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Booking In Your Pregnancy

pregnancy advice

You should be invited to book your pregnancy in with your local team of midwives between weeks 6-12 of pregnancy. Each county will have its own process, but these appointments all aim to achieve the same thing.

By booking in a pregnancy, you’re essentially putting yourself on the list of deliveries for your due date. Now, of course, babies don’t always arrive when they’re meant to- luckily midwives know this. By booking everyone in for their estimated due date, then if you deliver a week early, a woman due that day may deliver a week late; so the right number of staff should always be present to cope. However, as babies are born all year round, with only slight increases/decreases in numbers on certain months, the chances are the staffing levels will remain the same throughout the year.

The bigger significance of having your pregnancy booked in, is that you will be given appropriate antenatal care, including midwife appointments, ultrasound scans and for high-risk pregnancies; consultant appointments.

The midwife booking you in will ask lots of questions pertaining to all aspects of your lifestyle. It may feel a little invasive, but for her, knowledge is key to delivering your baby safely and providing you with the best care. You can normally take someone with you to this appointment but be aware; there are some questions that will mean the person accompanying you will be asked to leave the room.  The aim of these questions is to find out which pathway you will take during your pregnancy. Typical pathways are termed low-risk and high-risk.  Some women begin on a high-risk pathway (perhaps due to type 1 diabetes, obesity, even maternal age), others may have problems develop during pregnancy (for instance gestational diabetes, hyperemesis gravidarum or obstetric cholestasis) which means they move onto a high-risk pathway at a later date. Though most pregnancies begin and remain, low-risk.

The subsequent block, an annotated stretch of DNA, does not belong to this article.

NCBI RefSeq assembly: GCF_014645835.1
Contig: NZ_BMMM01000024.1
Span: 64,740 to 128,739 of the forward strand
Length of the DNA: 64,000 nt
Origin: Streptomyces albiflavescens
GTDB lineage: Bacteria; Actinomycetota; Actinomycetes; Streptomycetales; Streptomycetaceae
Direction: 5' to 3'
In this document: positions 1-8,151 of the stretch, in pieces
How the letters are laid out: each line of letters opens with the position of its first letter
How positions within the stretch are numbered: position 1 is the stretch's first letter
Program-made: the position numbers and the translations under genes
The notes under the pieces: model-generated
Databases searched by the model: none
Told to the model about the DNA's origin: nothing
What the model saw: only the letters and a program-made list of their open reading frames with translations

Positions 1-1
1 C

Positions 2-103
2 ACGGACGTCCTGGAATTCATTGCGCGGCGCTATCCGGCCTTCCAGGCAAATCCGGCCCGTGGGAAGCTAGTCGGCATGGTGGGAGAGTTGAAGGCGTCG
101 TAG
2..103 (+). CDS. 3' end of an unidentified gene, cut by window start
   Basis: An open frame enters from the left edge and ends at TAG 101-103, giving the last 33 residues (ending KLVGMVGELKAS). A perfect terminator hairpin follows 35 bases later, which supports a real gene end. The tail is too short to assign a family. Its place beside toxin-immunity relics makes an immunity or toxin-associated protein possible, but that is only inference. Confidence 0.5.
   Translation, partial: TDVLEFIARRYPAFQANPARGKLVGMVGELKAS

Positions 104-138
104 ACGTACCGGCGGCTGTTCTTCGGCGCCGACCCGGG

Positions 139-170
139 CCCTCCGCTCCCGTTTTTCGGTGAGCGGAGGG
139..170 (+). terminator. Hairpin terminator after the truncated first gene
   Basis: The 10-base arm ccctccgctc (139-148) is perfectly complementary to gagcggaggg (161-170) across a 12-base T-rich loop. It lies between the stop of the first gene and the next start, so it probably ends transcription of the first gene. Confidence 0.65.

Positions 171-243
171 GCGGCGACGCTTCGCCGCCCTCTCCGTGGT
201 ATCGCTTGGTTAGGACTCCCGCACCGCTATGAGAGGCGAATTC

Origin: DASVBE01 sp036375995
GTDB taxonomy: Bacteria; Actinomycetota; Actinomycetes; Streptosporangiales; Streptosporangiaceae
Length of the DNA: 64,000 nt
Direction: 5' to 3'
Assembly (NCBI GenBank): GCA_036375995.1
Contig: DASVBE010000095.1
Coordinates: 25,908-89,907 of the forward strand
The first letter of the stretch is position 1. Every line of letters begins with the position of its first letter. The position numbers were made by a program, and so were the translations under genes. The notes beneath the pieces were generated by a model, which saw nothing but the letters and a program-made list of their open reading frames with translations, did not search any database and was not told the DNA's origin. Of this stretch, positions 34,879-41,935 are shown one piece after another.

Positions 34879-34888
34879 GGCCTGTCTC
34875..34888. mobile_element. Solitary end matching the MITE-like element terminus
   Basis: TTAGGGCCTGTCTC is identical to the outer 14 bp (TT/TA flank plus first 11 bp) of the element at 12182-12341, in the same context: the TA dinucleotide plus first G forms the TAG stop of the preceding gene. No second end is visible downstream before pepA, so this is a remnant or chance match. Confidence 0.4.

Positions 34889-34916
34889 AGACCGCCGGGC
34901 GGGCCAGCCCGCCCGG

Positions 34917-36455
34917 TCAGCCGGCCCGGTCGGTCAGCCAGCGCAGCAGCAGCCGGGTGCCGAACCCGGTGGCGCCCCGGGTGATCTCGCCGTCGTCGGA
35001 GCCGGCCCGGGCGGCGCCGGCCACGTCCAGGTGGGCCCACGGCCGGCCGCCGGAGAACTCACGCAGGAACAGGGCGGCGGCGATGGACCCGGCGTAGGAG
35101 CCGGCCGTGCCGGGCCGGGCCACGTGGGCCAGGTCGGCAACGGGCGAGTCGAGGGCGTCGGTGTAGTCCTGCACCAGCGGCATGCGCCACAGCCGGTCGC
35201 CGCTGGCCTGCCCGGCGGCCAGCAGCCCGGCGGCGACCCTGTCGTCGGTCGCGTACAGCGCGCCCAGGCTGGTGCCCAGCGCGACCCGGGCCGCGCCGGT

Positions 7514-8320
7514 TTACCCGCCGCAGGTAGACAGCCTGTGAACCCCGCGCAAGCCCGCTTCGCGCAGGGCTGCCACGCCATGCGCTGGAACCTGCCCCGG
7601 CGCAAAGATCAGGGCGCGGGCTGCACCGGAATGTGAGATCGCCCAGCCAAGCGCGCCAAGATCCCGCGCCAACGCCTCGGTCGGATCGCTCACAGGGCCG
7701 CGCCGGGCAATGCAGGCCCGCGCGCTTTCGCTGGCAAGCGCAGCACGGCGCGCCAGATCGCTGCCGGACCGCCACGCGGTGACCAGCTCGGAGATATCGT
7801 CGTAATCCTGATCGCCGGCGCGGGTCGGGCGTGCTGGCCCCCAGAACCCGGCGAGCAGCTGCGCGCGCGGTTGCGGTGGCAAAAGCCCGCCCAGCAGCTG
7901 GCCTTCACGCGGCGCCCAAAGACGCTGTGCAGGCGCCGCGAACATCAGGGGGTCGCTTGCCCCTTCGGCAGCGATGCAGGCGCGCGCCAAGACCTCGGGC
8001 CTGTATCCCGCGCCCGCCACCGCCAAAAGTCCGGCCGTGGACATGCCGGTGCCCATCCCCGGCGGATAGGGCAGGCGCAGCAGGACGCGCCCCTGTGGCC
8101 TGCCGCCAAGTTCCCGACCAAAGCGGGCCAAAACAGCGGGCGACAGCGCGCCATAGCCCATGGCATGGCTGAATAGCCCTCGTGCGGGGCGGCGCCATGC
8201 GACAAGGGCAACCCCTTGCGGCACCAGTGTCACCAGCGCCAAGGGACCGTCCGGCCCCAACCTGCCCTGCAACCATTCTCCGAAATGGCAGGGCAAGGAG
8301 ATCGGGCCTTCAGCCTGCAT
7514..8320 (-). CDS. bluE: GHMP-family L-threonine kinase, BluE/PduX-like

Booking in lasts around 1.5 hours- even if this isn’t your first baby, so take a drink and a snack, especially if you, like lots of women, are suffering from first-trimester nausea.

Ultimately, your midwife is there to support you- so please don’t be afraid or embarrassed by your answers. If you have had an abortion, tell her so; if you smoke, drink, or use recreational drugs, tell her so- she will do her very best to help you. She really will have seen it all before.

Good luck with your appointment!